The dangerous (but oh so cute and tasty looking!) cupcake calendar.

The tastefully designed calendar in soothing tones.

The fun calendar.

(Aren't the penguins adorable?) This one is my favorite, but it doesn't leave much room for jotting notes.

Saturday, September 12, 2009

One-Year Anniversary

Today marks the one-year anniversary of the day I quit the corporate world and began working for myself. The time flew by (far faster than it would have had I not quit, since we all know time goes faster when you're having fun). And I have been having fun. Not only do I look forward to going to work every day, but Cody and I are better off financially than we ever have been in our 9.5-year relationship, and we're in a much better place emotionally without me coming home every day either raging mad or in tears. Life it good.

I'm a little shocked that I still haven't completed Madison (two years after I finished writing it!), though. It's been, sadly, on a back burner for almost a month now, and as you might have guessed from the sporadic blog posts, I've been very busy lately. First with birthday goodness, and now with a wonderful influx of work. I'm sincerely looking forward to September 23, which is the next day I'll get a break, and hopefully it'll be the next day that I work on Madison (if not earlier) and do the final polish I desperately want to finish and send off query letters.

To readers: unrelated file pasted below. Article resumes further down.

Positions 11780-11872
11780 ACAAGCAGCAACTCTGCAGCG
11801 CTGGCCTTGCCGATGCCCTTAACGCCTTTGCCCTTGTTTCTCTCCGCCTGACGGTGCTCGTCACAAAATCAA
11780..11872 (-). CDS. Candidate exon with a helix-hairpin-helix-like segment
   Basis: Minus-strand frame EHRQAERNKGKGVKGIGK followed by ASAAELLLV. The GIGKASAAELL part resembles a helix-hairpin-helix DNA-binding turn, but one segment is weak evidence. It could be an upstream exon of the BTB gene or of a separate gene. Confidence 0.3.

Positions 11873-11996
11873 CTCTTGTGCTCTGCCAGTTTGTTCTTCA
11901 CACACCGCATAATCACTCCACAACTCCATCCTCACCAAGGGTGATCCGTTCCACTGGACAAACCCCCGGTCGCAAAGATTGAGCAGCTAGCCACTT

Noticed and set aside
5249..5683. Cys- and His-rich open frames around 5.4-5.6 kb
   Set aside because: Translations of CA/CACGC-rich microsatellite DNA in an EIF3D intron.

Because once I do that, I'll be able to give myself free rein for story-building my next novel. (Yes, I do a little dance in my chair every time I think about that.)

Wednesday, September 9, 2009

Sinking or Rising

So I can't decide if I've sunk to a new low or risen to a new level: I have, over the last few days, been so absorbed in Terry Goodkind's Phantom that I've been listening to it while I work, then picking up where I left off in the book and reading it during my free time (breakfast, lunch, and evenings). It's a level I've never been at before, having always either listened to a whole novel or read the whole thing. Both is...well, rather decadent. I'll be off to the library tomorrow to pick up more audio books—Phantom won't last much longer at this rate. I hope that they have the next in the series!

Tuesday, September 8, 2009